Despite the possibility of spillover violence from Syria, a vacancy in the presidency and postponed parliamentary elections, young Lebanese party activists are eager to find ways to enter politics.
Forty of them, representing five political parties, gathered outside Beirut last month for a campaign school for future candidates and campaign teams to learn how to build outreach strategies and create messages that address voter interests.
The young attendees, ages 18 to 25, brought together by NDI, came from the Free Patriotic Movement, Future Movement, Kataeb, Lebanese Forces and Progressive Socialist Party.
The Lebanon campaign school is part of a regional program launched in 2012 and supported by the U.S. State Department’s Middle East Partnership Initiative (MEPI). To date, 244 political activists from 12 countries have graduated from the regional schools. Fifty of them have also taken part in Training-of-Trainers (TOT) programs that provide the skills needed to deliver similar sessions for their own parties in their home countries.
Drawing on an 11-module curriculum and agenda, NDI’s Lebanon staff, along with campaign school graduates from Jordan and Tunisia, presented best practices in collecting and using data on voters and supporters, message development, public speaking, campaign strategy and action planning. By stepping out of their daily political environment, participants were able to focus on skill-building, rather than their party’s positions, and build new relationships across party lines.
“Through the campaign school, I learned how to develop a strategy and plan effectively, which I will incorporate in my party’s plan for municipal council elections scheduled for next year,” said a campaign school graduate from the Free Patriotic Movement, who is currently serving as vice-president of a municipality. He and other graduates attended the campaign school to share how the experience shaped their current political work.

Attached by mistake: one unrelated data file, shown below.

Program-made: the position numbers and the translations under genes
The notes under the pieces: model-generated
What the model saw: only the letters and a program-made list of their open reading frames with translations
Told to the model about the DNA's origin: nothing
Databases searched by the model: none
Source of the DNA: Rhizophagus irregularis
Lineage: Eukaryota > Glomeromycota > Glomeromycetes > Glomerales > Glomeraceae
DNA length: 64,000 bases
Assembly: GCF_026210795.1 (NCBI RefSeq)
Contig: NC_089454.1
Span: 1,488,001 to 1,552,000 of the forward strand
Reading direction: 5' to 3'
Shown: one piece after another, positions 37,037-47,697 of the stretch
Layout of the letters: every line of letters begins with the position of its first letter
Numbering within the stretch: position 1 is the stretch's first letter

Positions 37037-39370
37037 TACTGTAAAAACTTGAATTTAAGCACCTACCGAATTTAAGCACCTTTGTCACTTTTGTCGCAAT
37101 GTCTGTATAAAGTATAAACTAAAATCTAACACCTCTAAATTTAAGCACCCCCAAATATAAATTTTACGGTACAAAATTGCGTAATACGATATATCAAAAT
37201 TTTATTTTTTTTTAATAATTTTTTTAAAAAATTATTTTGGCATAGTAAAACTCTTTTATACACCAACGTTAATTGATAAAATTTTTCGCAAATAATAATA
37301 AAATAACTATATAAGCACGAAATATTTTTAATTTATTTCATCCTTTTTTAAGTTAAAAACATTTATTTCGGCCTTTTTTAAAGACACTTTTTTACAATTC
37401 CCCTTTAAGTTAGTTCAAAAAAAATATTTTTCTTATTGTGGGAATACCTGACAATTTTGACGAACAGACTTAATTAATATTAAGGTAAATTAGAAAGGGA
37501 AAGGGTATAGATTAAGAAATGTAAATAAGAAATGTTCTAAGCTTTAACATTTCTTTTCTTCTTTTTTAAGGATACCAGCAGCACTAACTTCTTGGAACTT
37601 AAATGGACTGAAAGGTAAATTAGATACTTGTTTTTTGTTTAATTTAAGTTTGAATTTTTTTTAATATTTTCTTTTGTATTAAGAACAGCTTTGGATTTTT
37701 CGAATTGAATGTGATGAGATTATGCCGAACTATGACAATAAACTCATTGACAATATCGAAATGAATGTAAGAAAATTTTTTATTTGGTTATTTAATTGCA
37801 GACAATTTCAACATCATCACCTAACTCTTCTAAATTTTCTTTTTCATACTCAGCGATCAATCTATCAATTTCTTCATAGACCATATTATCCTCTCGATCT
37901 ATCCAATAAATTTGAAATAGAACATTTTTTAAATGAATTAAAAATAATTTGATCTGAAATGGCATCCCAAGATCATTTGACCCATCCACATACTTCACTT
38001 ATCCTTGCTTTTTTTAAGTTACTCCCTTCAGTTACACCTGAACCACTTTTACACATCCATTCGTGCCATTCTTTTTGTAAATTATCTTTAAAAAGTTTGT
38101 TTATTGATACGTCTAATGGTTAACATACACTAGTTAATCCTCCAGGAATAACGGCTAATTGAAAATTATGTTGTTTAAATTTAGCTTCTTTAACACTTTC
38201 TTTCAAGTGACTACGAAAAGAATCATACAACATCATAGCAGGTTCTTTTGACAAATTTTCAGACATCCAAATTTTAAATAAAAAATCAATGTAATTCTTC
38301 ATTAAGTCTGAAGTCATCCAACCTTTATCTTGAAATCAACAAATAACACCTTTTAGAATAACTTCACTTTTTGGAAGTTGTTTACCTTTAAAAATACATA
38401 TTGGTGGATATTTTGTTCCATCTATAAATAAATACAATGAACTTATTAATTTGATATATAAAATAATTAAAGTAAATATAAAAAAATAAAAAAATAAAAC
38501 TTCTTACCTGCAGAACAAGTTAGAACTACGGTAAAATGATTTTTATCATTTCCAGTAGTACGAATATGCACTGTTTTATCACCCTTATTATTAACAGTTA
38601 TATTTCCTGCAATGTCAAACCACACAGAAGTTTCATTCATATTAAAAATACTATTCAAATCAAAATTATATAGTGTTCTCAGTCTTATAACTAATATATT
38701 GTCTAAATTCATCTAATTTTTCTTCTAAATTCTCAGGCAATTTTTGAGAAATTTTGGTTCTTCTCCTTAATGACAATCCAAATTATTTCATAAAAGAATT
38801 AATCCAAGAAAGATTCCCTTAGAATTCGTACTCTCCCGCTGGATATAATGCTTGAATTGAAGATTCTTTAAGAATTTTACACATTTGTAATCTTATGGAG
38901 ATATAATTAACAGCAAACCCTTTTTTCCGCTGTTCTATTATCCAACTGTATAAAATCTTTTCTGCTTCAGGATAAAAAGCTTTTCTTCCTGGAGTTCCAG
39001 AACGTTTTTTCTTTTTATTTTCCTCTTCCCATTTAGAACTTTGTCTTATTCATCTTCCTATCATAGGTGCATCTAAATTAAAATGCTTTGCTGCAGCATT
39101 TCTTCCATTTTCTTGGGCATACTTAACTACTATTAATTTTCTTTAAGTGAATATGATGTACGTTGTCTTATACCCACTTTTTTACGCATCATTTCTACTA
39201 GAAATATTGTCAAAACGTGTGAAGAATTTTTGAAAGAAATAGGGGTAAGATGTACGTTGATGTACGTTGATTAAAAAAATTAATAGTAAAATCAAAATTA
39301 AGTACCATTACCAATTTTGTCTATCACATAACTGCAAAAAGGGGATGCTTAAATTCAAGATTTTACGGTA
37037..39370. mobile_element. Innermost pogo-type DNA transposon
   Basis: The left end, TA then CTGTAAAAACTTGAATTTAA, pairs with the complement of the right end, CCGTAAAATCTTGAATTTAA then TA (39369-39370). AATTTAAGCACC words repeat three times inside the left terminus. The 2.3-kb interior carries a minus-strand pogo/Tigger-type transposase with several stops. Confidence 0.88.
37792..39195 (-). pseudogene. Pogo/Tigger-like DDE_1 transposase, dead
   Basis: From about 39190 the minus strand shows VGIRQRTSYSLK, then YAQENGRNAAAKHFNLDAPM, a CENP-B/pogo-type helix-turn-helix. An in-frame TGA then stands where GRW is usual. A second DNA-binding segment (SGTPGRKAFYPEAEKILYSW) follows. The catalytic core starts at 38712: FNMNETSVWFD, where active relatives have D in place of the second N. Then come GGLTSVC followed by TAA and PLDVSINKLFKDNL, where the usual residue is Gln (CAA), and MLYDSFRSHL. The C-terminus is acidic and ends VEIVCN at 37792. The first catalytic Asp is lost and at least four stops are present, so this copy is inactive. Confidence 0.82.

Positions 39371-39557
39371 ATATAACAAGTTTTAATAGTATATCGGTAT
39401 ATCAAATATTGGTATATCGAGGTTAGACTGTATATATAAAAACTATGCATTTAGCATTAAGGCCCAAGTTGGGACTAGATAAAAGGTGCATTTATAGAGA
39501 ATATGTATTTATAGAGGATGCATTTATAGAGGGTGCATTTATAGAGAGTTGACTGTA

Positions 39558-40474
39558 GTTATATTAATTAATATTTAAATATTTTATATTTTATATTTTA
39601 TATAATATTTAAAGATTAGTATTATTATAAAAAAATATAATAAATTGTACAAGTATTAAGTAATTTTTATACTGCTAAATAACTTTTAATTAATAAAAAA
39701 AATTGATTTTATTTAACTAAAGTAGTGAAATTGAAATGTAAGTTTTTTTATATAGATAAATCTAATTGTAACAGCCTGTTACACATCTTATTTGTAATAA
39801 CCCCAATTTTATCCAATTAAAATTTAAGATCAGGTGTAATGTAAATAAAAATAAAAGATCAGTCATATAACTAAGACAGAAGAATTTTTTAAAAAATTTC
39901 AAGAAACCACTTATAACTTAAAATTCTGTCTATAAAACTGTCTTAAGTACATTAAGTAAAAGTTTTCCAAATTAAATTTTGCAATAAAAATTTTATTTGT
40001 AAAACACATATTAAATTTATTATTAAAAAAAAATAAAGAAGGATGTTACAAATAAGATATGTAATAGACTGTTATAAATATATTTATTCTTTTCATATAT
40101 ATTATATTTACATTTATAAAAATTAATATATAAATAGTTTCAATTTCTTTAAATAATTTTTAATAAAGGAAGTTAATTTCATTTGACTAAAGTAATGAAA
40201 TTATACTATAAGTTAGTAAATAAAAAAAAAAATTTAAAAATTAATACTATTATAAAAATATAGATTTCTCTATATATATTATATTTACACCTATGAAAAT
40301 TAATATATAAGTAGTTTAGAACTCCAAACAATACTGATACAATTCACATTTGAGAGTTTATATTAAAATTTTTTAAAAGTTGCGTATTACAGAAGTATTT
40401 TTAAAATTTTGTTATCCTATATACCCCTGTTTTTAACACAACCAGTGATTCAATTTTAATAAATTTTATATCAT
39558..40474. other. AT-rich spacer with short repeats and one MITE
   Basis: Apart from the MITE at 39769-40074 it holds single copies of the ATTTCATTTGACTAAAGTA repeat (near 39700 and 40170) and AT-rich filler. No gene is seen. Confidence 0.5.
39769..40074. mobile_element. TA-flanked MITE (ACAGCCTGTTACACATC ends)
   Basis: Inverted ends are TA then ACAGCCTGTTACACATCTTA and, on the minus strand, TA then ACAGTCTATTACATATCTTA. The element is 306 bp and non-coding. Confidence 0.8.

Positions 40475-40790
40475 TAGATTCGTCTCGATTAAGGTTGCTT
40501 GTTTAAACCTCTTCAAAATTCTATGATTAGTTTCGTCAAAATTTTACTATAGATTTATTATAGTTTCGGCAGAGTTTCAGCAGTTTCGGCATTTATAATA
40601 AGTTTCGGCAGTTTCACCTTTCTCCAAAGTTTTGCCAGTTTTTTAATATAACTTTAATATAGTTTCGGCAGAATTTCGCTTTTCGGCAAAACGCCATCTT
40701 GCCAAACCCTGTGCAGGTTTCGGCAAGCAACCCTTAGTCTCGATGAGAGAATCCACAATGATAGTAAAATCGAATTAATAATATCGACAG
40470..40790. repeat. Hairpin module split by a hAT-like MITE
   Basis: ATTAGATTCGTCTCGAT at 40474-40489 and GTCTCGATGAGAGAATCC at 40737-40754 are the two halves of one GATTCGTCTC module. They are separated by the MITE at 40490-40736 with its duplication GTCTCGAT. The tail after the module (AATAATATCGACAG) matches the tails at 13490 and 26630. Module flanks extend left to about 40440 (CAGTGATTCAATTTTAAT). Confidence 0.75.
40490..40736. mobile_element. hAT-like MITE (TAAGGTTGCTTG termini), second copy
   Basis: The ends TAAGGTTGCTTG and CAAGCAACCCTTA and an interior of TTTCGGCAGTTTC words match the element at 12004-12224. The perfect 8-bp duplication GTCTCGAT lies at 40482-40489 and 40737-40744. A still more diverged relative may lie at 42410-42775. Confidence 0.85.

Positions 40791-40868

In an election simulation, participants were divided into fictitious parties that competed in mock parliamentary elections. The mock parties chose campaign roles for each member, set vote goals, developed and carried out voter targeting plans and worked through the night to prepare a campaign plan that was presented to the larger group.
“As a member of my party’s youth organization, I focus on our strategy for university elections. The simulation was the best way for me to learn about skills. When we applied them, we saw the impact,” said a campaign school graduate from the Progressive Socialist Party during his remarks at the opening panel session for the school.
On the simulated election day, candidates took part in a debate, where they squared off on issues such as education, employment, how to engage youth and build trust with potential voters. Polls then opened and participants voted for their preferred party and candidate, under the watchful eye of party observers.
For the closing ceremony, NDI invited current youth wing leaders from each of the five parties to encourage the aspiring politicians and witness the election results announcement. Also, NDI trainers shared feedback with groups on how to improve their campaigns.
“I’m a different person. I’ve improved my skills to maximize resources and work as a member of a team. As a result, I am now responsible for women’s engagement in my party. I also benefited from learning about different cultures and working together to present a strong campaign plan,” said a graduate who was recently appointed as head of Kataeb’s women’s wing.
With student elections approaching in the fall, and municipal council elections constitutionally mandated in May of 2016, young Lebanese party activists have an opportunity to use their drive and creativity to contribute to effective campaigns and recommit to democracy in Lebanon, in the midst of pressing national and regional challenges. NDI will continue to work with Lebanese political parties throughout the summer as they prepare for their own youth camps to motivate their young activists for the year ahead.
Published on May 8, 2015